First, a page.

CNS Canada — Corn and soybean futures on the Chicago Board of Trade ended mostly higher during the week ended Wednesday; soybean futures saw slight gains, while advances in corn were more exaggerated.
A sharp rally Tuesday lifted both markets to end higher for the week, with speculative short covering amid temporary U.S. dollar weakness behind those gains. But the recent strength will be short-lived, according to market analysts.
“We have a record amount of supplies coming on line by March 1,” said Terry Reilly, senior analyst with Futures International in Chicago. “We have good precipitation across the Northern Hemisphere in general, which is setting up for large crops to come out of China and India, and eventually Europe and North America.
“So, I am not exactly bullish these prices unless demand picks up from major importers such as China, and the southeast Asian regions for feed grains.”
Demand news was fairly quiet in early February, but both corn and soybeans in the U.S. are expected to face stiff competition from South American supplies that will be harvested soon.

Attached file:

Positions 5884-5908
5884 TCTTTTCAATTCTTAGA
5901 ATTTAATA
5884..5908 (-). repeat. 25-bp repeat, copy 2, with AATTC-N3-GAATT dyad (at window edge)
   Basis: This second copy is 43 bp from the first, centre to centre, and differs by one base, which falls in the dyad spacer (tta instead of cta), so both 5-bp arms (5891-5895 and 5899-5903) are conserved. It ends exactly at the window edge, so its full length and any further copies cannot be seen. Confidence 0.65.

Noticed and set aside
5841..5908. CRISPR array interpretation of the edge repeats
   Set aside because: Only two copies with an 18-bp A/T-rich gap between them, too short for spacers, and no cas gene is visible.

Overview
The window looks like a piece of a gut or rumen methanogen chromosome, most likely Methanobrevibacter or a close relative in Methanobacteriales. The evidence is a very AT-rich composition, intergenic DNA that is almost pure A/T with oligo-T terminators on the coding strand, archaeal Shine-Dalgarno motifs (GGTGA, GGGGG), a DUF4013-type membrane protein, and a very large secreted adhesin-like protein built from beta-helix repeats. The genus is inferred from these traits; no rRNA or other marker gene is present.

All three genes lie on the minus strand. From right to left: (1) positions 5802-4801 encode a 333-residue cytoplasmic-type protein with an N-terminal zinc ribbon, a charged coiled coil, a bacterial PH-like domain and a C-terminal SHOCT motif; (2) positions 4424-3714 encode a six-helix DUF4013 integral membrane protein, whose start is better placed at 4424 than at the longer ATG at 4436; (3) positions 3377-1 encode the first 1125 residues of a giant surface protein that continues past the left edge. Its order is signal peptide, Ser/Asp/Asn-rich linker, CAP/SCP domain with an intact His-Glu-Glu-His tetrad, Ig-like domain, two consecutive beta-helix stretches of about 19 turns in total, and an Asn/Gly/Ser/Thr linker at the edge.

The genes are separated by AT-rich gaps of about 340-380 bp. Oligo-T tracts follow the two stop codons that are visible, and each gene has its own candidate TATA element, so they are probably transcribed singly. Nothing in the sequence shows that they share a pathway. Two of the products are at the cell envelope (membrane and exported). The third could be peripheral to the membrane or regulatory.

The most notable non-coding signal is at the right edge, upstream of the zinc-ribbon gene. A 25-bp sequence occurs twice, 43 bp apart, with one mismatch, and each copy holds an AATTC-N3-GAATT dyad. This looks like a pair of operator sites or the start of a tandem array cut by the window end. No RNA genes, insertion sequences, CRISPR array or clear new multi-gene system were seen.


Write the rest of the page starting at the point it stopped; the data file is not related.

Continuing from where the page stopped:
South American corn and soybean crops are expected to be large, with further confirmation expected to come from the U.S. Department of Agriculture’s monthly supply and demand report, due out Tuesday (Feb. 10).
“The supply and demand report will reveal if the USDA starts to develop a bias towards whether the crops will be higher or lower for Brazil and Argentina, in particular for soybeans,” Reilly added.
Overall it’s generally a benign report, as not much is likely to change compared to the last report, he said, adding that the next area of focus will be the 2015-16 U.S. crops.
“I think what traders are starting to focus in on is the pricing by producers to hedge new crop, and finalize planting decisions this month,” said Reilly.
Because prices are still looking more attractive for soybeans, it’s likely farmers will increase bean acreage this spring, while decreasing the area they plant to corn.
The ratio between corn and soybeans still favours beans, as the price for new crop is about 2.3 times higher than corn, Reilly said.
“I think you are going to have to get down below the 2.2 or 2.1 area to see some producers maybe change their minds about planting a very large amount of beans, and switch back to corn a little bit,” Reilly added.
— Terryn Shiells writes for Commodity News Service Canada, a Winnipeg company specializing in grain and commodity market reporting.